The imagined experience of the unknown by means of the consumption of Brazilian fashion may take consumers to places never visited before. Through made in Brazil products, one consumes not only objects, but small fragments of a distant country imaged with curiosity. A good example of "to be where one has never been before" is the current use of emblematic Brazilian landscapes – our memory places (Nora, 1992) – in publicity pictures for products, fashion editorials, and even stamped on pieces of garment.


Words and authenticities

The use of Brazilian words in French texts and speeches about Brazil's fashion is quite common. In the French press, at times such linguistic recourse is employed without any translation or explanation, as in terms such as "tudo bem" (it's all right), "bumbum" (buttocks), "entre na dança" (join the dance). Perhaps deployed for their sonorousness, these terms evoke the exotic product's curious and unknown elements.

I underline here the way these terms sound both because they denote both exoticism's appeal to the senses (to hear what one has never heard before may cause enjoyable estrangement), and due to some comments by consumers I interviewed. It is not surprising that auditory sensations, when detached from meanings, may cause estrangement. Just as some French words (or in any other language unknown to the listener) may cause Brazilians reactions of surprise mixed with curiosity, it is easy to understand why terms such as "andiroba" (crabwood), "bonitinha" (cute), "cupuaçu" (copoasu), "abrasileirado" (Brazilianized) or "maracujá" (passion fruit) – to mention a few I hear from them – are really heard as a tongue twister.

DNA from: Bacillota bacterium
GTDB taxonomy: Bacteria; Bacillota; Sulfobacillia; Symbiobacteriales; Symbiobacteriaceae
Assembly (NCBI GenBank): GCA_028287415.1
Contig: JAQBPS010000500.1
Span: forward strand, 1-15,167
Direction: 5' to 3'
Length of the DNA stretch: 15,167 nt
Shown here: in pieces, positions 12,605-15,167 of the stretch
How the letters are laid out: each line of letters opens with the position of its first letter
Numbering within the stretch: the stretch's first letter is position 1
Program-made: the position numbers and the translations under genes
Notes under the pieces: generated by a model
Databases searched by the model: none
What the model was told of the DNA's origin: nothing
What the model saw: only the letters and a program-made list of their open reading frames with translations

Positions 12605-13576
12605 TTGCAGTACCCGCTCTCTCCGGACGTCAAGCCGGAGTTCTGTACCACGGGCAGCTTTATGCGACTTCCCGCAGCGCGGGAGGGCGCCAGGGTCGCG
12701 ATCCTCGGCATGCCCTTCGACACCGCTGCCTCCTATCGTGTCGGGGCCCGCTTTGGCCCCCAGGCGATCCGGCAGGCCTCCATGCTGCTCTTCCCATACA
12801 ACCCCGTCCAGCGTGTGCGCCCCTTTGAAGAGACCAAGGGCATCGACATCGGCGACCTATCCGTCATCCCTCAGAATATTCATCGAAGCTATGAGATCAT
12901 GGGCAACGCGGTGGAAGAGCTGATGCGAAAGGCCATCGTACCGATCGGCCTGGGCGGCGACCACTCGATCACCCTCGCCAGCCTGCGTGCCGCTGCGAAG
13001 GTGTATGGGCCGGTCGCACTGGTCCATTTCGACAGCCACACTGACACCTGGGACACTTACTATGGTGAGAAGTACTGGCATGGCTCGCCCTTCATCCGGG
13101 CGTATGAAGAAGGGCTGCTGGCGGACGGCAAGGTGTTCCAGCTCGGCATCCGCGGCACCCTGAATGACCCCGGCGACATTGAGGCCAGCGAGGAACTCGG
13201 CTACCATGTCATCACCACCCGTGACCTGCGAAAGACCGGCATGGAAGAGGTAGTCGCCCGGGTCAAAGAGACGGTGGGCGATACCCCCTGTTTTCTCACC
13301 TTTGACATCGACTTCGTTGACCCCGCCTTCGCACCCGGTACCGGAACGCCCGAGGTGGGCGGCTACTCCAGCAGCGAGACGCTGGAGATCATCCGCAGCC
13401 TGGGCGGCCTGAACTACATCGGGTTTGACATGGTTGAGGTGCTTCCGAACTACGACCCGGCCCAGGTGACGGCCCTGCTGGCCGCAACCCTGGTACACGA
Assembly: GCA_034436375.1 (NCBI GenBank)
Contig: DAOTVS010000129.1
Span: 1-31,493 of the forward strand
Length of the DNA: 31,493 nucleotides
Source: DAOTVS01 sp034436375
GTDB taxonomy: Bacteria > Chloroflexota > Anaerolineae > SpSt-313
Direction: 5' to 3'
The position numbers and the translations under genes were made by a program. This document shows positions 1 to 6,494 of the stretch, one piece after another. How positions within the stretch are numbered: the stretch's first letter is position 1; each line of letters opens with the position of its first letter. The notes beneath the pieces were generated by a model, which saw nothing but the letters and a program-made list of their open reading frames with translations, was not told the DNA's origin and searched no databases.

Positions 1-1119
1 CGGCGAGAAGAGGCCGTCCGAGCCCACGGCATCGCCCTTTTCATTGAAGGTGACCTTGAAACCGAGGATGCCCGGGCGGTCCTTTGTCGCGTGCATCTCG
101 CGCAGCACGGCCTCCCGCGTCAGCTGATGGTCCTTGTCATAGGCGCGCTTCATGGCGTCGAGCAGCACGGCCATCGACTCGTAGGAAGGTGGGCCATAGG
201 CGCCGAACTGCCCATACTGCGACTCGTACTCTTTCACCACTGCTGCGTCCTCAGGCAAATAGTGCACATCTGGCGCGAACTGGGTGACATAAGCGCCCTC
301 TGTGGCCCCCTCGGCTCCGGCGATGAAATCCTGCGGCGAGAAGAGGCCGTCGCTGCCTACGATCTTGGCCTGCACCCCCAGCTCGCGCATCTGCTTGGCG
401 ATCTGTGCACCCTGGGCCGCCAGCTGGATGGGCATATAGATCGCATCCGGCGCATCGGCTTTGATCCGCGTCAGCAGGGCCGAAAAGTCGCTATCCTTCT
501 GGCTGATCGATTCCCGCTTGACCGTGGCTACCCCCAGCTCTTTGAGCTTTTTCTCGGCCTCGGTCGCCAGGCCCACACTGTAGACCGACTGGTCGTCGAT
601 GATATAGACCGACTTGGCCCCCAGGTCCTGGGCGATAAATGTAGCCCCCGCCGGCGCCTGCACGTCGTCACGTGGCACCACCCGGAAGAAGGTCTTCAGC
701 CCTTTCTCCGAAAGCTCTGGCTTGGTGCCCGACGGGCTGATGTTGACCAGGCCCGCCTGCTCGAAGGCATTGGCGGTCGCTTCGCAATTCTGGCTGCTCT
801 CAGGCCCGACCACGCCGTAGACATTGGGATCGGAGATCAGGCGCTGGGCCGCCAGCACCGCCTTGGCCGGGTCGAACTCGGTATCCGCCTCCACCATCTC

The same strategy may lend itself to curious uses from the perspective of a Brazilian, for instance, when a French women's magazine used the word "mailhade"25 for "malhada" (well-shaped body), or "acachados"26 to refer to "cacheados" (curly) as being the typical Brazilian hair. Another constant is the mixture of languages, as in a report story supposed to teach tips about "girl from Ipanema" make-up, with a "bossa nova air", entitled "Chica Tropical" (tropical chica).27 Hispanics or Lusos, we are often conflated as Latin-Americans, as in the case of our Brazilian bombshell Carmen Miranda, who embodied the whole of Latin America without even having to get changed between a weekend in Havana and a night in Rio.

Even though such blunders do not always compromise the exotic product, the most successful deployment of the brésilien language seems to be related to the "desire to know a little more". More common is to use words in Portuguese accompanied by their translations. As Verdier (1979) has remarked, the use of a foreign language to refer to exoticism and exotic products endows both the spoken object and speaking subject with certain sophistication and erudition. Indeed, according to some consumers and sellers, to use words mastering their meaning and avoiding errors demonstrates such qualities.